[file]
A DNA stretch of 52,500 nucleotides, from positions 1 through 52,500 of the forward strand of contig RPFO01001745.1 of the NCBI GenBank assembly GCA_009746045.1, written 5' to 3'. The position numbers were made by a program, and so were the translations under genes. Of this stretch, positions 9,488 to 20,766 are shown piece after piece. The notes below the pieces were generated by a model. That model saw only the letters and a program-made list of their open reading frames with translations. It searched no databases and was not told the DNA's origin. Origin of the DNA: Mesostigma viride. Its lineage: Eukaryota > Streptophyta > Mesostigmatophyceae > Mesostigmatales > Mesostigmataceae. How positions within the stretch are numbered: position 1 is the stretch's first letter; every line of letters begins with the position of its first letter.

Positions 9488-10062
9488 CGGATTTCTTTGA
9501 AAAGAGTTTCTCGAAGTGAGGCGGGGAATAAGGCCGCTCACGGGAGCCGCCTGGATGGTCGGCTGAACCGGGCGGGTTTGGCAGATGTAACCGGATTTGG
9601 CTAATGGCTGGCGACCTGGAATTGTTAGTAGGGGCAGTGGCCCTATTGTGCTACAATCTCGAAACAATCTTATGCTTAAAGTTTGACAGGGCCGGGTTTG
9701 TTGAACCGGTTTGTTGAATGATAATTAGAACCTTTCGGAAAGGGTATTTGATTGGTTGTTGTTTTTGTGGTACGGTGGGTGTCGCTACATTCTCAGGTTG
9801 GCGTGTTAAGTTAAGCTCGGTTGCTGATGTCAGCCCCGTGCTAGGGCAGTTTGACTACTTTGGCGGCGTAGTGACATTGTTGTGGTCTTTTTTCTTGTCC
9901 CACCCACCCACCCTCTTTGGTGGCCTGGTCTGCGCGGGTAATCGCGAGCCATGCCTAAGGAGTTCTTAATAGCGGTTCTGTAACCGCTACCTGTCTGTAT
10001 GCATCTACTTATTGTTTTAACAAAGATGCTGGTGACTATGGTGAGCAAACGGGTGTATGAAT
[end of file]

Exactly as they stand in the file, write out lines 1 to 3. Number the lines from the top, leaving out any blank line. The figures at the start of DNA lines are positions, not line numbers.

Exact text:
A DNA stretch of 52,500 nucleotides, from positions 1 through 52,500 of the forward strand of contig RPFO01001745.1 of the NCBI GenBank assembly GCA_009746045.1, written 5' to 3'. The position numbers were made by a program, and so were the translations under genes. Of this stretch, positions 9,488 to 20,766 are shown piece after piece. The notes below the pieces were generated by a model. That model saw only the letters and a program-made list of their open reading frames with translations. It searched no databases and was not told the DNA's origin. Origin of the DNA: Mesostigma viride. Its lineage: Eukaryota > Streptophyta > Mesostigmatophyceae > Mesostigmatales > Mesostigmataceae. How positions within the stretch are numbered: position 1 is the stretch's first letter; every line of letters begins with the position of its first letter.

Positions 9488-10062
9488 CGGATTTCTTTGA